Big Data, or Big Disappointment?

The Web fosters a level of data democracy that we have never witnessed, which leads to transparency. That’s the bright side of democracy.

Then, there is the dark side. Anyone can call themselves an expert online. In fact, you can become a globally recognized blogger within days or weeks. This spells trouble and confusion for your customers.

As a marketing leader, what can you do about it?

First, you have to accept that the democratized Web is not stopping for anyone. Second, you have to consistently look for ways to earn and keep trust with your customers and prospects. Here are some ways to accomplish that:

  1. Diagnostics and surveys. For example, Symantec’s marketing team created a benchmarking tool called INFORM (INFOrmation assurance Risk Model) to help CIOs assess their IT risk and benchmark against their peers.
  2. Making your customer a star. Articulate, an online learning technology firm, has invented the “E-Learning Heroes” community where over 107,000 professionals gather to share templates, victories, and e-learning ideas.
  3. The Greater Good approach. The “triple bottom line,” socially responsible mantra that Seventh Generation, Tom’s Shoes, and Clif Bar have integrated into their operations shape their brand. These companies are committed to a purpose much greater than themselves, and want to create a better world.
  4. Customer wealth builder strategy. In my opinion, wealth is defined as discretionary time. If you can prove to your customer that you can streamline the time to they perform certain functions, you help them create white space on their calendar, and hence, more wealth. And as we know, free time is a precious commodity these days.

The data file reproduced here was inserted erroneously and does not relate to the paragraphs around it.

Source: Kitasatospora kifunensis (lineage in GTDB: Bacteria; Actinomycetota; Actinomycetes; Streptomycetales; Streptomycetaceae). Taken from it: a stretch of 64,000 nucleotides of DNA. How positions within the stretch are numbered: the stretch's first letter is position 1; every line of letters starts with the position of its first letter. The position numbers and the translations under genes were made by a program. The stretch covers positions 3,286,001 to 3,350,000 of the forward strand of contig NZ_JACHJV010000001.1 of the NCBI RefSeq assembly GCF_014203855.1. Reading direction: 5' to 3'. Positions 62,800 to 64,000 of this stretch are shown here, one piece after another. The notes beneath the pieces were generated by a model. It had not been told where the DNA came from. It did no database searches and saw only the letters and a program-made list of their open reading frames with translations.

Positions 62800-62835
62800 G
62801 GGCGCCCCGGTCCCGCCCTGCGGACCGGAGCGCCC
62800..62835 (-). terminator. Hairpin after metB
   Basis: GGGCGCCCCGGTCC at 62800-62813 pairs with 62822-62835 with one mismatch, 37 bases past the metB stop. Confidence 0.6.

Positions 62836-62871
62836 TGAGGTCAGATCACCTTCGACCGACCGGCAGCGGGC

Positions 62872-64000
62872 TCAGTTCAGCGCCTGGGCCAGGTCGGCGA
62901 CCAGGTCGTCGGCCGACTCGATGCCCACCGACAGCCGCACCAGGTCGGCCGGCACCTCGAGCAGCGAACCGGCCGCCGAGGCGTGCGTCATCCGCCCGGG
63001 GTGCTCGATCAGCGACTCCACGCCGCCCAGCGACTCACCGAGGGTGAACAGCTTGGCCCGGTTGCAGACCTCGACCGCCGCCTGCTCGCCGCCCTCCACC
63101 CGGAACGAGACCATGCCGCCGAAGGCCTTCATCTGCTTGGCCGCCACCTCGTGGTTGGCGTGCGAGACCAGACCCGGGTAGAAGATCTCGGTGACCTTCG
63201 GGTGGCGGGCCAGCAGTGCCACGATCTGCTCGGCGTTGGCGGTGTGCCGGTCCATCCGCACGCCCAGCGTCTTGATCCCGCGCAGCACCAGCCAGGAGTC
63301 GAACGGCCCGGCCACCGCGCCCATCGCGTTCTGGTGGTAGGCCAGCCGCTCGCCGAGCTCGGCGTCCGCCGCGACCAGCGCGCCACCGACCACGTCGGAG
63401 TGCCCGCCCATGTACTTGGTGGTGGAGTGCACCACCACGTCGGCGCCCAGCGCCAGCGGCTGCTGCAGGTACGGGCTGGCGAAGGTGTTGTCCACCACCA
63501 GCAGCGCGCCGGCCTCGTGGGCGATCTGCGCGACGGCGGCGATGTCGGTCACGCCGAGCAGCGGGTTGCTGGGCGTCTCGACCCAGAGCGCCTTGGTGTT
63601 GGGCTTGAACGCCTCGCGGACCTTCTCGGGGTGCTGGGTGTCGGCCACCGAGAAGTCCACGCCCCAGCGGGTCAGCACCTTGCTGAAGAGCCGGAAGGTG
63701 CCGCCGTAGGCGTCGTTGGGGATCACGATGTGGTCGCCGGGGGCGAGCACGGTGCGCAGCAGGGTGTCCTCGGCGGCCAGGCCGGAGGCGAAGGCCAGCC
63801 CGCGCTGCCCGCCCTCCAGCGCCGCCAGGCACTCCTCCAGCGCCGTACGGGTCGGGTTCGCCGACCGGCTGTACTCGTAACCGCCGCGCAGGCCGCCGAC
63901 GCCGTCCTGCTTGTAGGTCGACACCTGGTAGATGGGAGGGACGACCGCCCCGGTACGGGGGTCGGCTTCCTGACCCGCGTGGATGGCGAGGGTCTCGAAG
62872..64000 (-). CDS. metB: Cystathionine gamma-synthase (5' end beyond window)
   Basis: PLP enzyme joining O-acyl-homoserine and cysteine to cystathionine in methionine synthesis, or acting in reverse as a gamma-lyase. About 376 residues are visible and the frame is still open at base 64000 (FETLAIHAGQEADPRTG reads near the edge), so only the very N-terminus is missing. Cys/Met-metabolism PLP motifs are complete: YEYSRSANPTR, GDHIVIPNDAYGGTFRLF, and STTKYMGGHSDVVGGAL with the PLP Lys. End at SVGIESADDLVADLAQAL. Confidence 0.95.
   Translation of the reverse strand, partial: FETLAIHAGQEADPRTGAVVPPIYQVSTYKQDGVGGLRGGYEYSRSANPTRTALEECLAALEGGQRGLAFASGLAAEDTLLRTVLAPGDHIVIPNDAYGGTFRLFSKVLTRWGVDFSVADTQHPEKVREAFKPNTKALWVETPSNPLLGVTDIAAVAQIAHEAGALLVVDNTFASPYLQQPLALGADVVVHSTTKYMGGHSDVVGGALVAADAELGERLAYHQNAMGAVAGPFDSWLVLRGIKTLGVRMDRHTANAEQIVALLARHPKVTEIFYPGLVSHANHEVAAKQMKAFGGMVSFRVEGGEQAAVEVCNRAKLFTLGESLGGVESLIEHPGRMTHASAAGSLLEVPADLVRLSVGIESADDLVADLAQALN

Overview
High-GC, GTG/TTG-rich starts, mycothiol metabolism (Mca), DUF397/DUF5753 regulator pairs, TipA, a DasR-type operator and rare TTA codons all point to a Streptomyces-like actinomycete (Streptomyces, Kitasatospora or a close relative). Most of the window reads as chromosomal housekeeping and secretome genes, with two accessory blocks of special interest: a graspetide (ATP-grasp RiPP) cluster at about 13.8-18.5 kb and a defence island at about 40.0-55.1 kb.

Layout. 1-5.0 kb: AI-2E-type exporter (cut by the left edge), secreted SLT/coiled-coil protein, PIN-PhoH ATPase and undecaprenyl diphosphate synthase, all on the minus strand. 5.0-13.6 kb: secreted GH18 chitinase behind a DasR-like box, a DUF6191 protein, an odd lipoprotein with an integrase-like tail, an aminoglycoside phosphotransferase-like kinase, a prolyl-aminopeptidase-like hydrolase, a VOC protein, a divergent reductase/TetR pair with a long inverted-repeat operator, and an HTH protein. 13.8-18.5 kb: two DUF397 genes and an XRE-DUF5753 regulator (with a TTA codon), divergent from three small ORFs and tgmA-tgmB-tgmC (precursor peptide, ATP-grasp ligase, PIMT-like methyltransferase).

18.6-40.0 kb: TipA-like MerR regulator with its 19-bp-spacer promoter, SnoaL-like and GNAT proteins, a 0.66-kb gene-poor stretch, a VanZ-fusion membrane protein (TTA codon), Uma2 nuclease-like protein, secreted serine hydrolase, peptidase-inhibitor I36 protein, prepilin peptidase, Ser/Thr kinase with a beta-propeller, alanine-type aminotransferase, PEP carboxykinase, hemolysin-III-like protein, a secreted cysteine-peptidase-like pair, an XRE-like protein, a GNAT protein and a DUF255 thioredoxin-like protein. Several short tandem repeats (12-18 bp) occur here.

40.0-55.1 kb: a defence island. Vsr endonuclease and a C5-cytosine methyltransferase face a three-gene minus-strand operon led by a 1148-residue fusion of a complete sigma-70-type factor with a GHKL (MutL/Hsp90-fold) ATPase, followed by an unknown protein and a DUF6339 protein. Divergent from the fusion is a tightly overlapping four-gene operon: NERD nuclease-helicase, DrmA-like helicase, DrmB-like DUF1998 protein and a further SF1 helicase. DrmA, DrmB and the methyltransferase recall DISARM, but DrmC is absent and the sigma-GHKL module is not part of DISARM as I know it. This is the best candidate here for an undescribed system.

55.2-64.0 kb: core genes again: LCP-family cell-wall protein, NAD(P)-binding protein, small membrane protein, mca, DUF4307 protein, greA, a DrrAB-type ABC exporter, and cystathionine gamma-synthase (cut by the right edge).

These five strategies will stretch your thinking on how you can stand out in a crowded, democratized customer universe.

Which strategy are you willing to implement now? Share your thoughts here.

Comments open: True

Related Posts

Lisa Nirell joins seasoned entrepreneur and author, Rhett Power,  for Power Lunch Live. They discuss how mindfulness helps leaders and marketers thrive during these tough times.

Read More

In the past 31 years of my career, I have deliberately avoided broadcasting and grandstanding when it came to social and political moments.

Now it’s different. America is burning, both figuratively and literally. Curfews are standard practice. The origin of “curfew” comes from the French word “couvre-feu.” This literally means cover fire.

And as a thought leader, adviser, coach, and the founder of several diverse professional communities, I can no longer cover the fire with politeness and positive thinking.

Read More

As marketing leaders, you know that a strong company culture cultivates a workforce of powerful brand advocates who enhance marketing efforts. What can marketing do to navigate the culture war that ensues in the face of increased M&A activity? Here are three rules of thumb to consider as you evaluate an M&A deal on the horizon, and when you are in the throes of a post-deal journey.

Read More